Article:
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A Social and Economic History of the 1797 Fleet Mutinies at Spithead and The Nore



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This thesis presents an analysis of the 1797 fleet mutinies at Spithead and the Nore based on an application of methodologies drawn from social, economic, and cultural history. Using both quantitative and qualitative sources, I present a new interpretation of these momentous events that reveals the centrality of perceptions of fairness and ‘good usage’ to their causation, course, and legacy with implications for historiographies of labour relations and popular protest. I have analysed the evidence used in previous studies to support the interpretation that the mutinies were revolutionary in their intentions and concluded that this does not provide a credible case. For the first time, I have quantified the impact of the stagnation of sailors’ wages between 1653 and 1797 on their purchasing power and conclude that this was a, but not the, cause of mutiny. Through the study of mutineer writings, rhetoric, and behaviour, I argue that insult and hurt pride were key motivators of mutiny and that relative rather than absolute naval conditions were pivotal causes of dissatisfaction. I assert that complex social inversions were employed by mutineer leaders to create legitimacy and encourage obedience towards their regime while minimising the need for violence or coercion. The practical challenges inherent to daily life during mutiny are contended to have encouraged continuity and moderation on both sides. Far from a ‘terror’, the judicial response to the mutinies was, I conclude, both pragmatic and conciliatory, while also within precedent for naval justice and reflective of judicial practice in civil society. The public perceptions of the mutinies are found to have been hotly contested and rehabilitation of the navy had to wait for redemption provided by victory at sea. Frequent comparisons are drawn between naval practice and the wider attitudes and prevailing circumstances in British society on shore.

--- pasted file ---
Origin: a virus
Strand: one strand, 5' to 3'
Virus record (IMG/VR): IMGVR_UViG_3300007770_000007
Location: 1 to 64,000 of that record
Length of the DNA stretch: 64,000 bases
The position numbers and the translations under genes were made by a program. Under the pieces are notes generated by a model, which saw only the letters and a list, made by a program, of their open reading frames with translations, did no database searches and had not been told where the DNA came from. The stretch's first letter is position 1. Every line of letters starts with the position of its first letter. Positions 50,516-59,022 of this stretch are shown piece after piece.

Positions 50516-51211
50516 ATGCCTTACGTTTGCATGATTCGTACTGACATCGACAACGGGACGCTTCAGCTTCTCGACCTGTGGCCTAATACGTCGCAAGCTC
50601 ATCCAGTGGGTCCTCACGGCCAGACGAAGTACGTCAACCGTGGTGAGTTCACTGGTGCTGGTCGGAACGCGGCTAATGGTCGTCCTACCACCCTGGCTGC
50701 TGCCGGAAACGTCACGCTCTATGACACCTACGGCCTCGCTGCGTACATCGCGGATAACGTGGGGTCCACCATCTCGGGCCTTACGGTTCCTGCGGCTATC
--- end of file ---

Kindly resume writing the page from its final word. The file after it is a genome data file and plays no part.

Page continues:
Morieux, Renaud
Colville, Quintin


Mutiny, Royal Navy, Protest, Social Inversion, French Revolution, Social History, Economic History, Cultural History, Naval History, Maritime History, Standard of Living, Purchasing Power, Spithead Mutiny, Nore Mutiny, Fleet Mutiny, 1797 Mutiny, Memory, Commemoration, Execution, Judicial System, Crime and Punishment, Petitions, Admiralty, Age of Revolutions, Maritime Radicalism, Revolutionary Atlantic, Moral Economy, Counter-theatre, Richard Parker, Sailors' Wages, Naval Wages


Doctor of Philosophy (PhD)

Awarding Institution

University of Cambridge